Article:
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Hunter Mahan reacts upon winning the final round of the World Match Play Championship. The win was Mahan's second WGC title.
Hunter Mahan reacts upon winning the final round of the World Match Play Championship. The win was Mahan's second WGC title.
Image: Matt York/AP/Press Association Images

In the swing: Mahan needed to prove that he can handle the pressure

Unfortunately for Rory, Hunter Mahan chose last weekend’s World Match Play Championship to prove that he’s no bottler, writes Neil Cullen.
Feb 28th 2012, 9:33 AM 220 0

IT WAS A near miss for Rory McIlroy at the WGC Accenture Match Play, but in fairness to Hunter Mahan, he played great golf all week and deserved his win.

Lots of people probably remember Hunter Mahan’s game against Graeme McDowell in the 2010 Ryder Cup at Celtic Manor – it was the deciding game. Some say G-Mac won that match with his incredible putt on the 16th, others say Mahan lost it with his fluffed chip on the 17th.

It was probably a combination of both, but the way it played out meant some questions lingered over Hunter Mahan’s ability to perform when the pressure comes on. His overall play has always been of the highest quality, but as he admitted himself after his win on Sunday, his game is built on his ball striking.

He also lost in a playoff last year at the Tour Championship to Bill Haas. Haas did admittedly produce the shot of the year out of a water hazard, but it added fuel to those who doubted Mahan’s ability as a closer.

YouTube Credit: pgatour

That his game held up when McIlroy turned up the heat on the back-nine will give him great confidence. In picking up his second WGC event, he becomes one of only six players to have won more than one. Certainly the signs are there that he could be a future Major winner. It wouldn’t be a surprise, nor would it be undeserved.

Rory McIlroy will be disappointed not to have won the tournament and to have missed out on becoming world number one, but there are certainly positives to take. There were many times, maybe too many times, over the course of his six matches where he found the desert or was playing from a difficult position. He admitted himself that he didn’t have his best game with him, but the fact that he managed to make the final and win some tough matches along the way is encouraging.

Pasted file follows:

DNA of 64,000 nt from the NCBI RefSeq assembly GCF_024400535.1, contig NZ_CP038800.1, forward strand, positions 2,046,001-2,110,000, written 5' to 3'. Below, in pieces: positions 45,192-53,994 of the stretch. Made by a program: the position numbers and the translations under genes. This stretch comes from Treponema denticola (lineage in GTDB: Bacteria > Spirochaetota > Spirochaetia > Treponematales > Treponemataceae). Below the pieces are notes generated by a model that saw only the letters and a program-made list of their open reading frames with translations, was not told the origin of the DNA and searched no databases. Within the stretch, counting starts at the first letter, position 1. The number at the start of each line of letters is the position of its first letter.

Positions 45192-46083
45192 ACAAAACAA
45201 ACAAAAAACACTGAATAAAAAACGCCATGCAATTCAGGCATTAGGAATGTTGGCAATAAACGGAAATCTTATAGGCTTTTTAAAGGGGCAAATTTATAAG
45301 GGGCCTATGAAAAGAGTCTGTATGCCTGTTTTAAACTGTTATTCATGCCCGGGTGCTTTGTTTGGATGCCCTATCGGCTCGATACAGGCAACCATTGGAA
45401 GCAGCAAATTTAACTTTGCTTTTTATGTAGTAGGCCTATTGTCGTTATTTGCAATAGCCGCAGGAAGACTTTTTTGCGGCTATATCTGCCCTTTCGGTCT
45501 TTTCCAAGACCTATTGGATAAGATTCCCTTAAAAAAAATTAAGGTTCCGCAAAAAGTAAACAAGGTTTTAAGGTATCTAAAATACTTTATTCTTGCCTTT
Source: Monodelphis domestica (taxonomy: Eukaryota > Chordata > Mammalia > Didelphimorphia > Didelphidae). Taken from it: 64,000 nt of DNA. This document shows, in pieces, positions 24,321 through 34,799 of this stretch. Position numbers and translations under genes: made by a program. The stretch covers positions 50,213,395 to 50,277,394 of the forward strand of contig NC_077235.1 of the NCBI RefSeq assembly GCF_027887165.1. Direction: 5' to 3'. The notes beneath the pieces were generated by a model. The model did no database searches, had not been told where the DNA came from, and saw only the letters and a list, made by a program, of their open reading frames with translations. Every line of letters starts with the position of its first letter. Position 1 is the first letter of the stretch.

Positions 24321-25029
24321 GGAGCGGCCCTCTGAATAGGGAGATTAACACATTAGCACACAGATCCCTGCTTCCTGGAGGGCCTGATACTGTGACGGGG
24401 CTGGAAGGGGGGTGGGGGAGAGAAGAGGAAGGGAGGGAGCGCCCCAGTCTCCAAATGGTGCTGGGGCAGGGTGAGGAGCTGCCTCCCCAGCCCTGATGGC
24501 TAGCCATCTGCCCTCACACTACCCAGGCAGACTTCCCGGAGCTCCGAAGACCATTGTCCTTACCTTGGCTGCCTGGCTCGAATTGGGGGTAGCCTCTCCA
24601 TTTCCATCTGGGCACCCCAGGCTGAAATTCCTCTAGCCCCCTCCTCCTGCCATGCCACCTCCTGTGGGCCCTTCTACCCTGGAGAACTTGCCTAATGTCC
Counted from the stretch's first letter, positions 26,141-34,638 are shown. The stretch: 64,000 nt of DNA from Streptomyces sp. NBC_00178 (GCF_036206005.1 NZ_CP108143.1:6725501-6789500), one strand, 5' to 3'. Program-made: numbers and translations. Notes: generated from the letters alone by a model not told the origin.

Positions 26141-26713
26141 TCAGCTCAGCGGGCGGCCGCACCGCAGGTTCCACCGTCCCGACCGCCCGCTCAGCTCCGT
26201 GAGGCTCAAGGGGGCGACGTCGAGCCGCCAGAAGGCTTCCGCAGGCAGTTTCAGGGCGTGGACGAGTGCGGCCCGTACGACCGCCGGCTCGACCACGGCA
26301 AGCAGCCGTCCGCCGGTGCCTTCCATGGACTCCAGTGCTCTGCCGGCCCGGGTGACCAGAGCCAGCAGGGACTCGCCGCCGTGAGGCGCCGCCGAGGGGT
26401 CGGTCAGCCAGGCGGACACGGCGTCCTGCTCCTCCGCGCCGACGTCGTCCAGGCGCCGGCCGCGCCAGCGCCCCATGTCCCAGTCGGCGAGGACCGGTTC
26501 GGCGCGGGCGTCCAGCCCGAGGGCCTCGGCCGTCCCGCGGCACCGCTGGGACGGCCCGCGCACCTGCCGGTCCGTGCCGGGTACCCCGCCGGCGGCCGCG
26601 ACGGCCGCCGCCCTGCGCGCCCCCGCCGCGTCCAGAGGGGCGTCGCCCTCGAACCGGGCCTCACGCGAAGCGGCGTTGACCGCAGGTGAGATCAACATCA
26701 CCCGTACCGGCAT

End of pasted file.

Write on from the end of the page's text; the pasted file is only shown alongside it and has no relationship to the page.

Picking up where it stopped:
There was much made of the effort and emotion Rory seemed to invest in his semi-final game against Lee Westwood and how difficult it must have been to face into the final after such a short turnaround. Sure, Westwood is a fierce competitor, but it’s not as if Mahan had a walkover against Mark Wilson. Wilson is a quality player and beat some really strong golfers to make the semis.

Tiger Woods didn’t have a great week by his standards. It looked on Thursday night like he might force his match with Nick Watney into extra holes, but a missed five-footer on the 18th green proved to be one of the biggest anti-climaxes of the week.

Woods will tee it up again this week at the Honda Classic and again the following week at Doral for the WGC Cadillac Championship. It’s rare to see him play this many weeks in a row, certainly we haven’t seen it in the last few year, so it will be interesting to see whether his game sharpens up with the regular competitive play. Certainly, if he can avoid having to play any shots left handed it’ll be an improvement on the tournament just gone.

YouTube Credit: pgatour

Much was made during the week by commentators of the fact that 18 holes is a short format for a match and favour the players who get off to a good start. Rory McIlroy certainly agrees: “I think 36-hole match play is a better format in general than the 18-hole match play.” But how many holes do you really need?

72-hole strokeplay is understandable, as it gives plenty of time for the best player of the course of four days to prove himself and to be crowned the winner. It’s much harder to have a good week than it is to have a good day. But matchplay has always been a straight shoot-out. It makes each match in its entirety more interesting, because every hole counts.

Ultimately, Hunter Mahan was the best player this week and a deserved winner. Matchplay can produce some incredible entertainment and we have to make the most of weeks such as this as they don’t come around too often.

Column: Holywood star McIlroy is on the fast track to No 1

Column: The great McIlroy irony

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Neil Cullen.

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